Where the scope and/or content of an IOPC has changed, the original numeric identifier assigned to that product has been retired and a new identifier assigned in IOPC17. For example, IOPC 11610080 Malt (excl malt extract) and IOPC 11610090 Malt extract have been collapsed into one new product: 11610150 Malt and malt extracts. As neither of these two products equates to the new product Malt and malt extracts, the codes have been retired and a new code 11610150 has been assigned.
The full concordance between the IOPC15 and IOPC17 is provided the datacube.
IMPLEMENTATION OF IOPC17
The IOPC17 will be implemented in the 2014-15 release of Australian National Accounts: Input-Output Tables (Product details)
(cat. no. 5215.0.55.001) in late 2017. The current 2013-14 release of these tables is not affected, that is, the full 1267 product detail is published.
The proposed changes to the IOPC do not affect the I-O product group (4-digit level). Therefore, there will be no change to the detail or classification in the release of Australian National Accounts: Input-Output Tables
(cat. no. 5209.0.55.001).
CONSULTATION ON IOPC17
In July this year, there was a round of consultation with key ABS stakeholders and with the members of the ABS established Input-Output User Group (IOUG). This information paper is a product of these consultations. Several changes to the original proposal have been made as a result of feedback and discussions with the IOUG.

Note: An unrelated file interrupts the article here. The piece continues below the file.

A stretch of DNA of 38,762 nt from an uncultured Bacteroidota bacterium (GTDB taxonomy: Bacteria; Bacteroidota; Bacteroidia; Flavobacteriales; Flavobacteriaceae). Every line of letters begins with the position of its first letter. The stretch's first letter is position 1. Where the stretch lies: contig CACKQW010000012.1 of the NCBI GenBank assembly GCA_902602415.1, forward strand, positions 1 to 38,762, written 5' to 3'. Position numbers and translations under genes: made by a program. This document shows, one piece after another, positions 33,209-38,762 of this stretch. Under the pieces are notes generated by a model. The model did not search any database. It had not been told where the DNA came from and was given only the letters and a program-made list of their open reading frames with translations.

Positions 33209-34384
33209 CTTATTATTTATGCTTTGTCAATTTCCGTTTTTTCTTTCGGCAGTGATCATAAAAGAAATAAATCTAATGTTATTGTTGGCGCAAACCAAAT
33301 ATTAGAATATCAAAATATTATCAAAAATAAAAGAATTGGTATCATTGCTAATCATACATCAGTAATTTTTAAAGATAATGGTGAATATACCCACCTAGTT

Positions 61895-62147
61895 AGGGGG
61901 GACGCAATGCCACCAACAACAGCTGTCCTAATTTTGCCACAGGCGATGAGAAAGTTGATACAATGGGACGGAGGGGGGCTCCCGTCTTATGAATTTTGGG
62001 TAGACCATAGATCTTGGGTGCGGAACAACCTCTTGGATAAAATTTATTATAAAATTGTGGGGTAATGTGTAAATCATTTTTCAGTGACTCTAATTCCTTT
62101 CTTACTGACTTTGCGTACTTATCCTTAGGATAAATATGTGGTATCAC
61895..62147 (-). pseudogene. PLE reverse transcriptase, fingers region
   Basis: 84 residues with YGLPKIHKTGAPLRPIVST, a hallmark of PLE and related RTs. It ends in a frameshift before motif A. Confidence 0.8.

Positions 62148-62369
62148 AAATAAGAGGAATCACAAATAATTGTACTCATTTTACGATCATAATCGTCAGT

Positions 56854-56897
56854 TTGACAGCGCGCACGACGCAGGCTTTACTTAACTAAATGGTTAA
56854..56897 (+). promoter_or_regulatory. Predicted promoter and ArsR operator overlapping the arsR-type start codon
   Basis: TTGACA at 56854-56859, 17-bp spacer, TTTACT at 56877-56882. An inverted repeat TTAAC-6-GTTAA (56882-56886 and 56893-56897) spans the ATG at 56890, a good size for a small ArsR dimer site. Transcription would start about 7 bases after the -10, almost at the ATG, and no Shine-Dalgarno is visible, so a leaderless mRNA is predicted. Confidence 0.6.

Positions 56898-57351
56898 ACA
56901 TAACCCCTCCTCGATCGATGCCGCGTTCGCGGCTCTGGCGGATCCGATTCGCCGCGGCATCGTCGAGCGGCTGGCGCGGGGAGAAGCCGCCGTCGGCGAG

Several IOUG members expressed views on categories that should be expanded, for example, electricity split by different electricity generation technologies and separating water supply and sewerage and drainage services. Further work will be undertaken by the ABS to assess the feasibility of expanding these categories and others identified by users of I-O tables as important for economic analysis.
outlines how the ABS will handle any personal information that you provide to the ABS.
The ABS would be interested in any comments you may have on the changes to the classification. If you have any inquires or comments on aspects of the review please contact National Accounts by email <firstname.lastname@example.org
>. The deadline for feedback will be Friday 20 January 2017.
1. The IOPC contains 805 manufactured products compared to the average of 170 products based on four leading national statistical organisations (NSOs): Statistics Canada, Statistics New Zealand, the Office of National Statistics (UK) and the Bureau of Economic Analysis (US). <back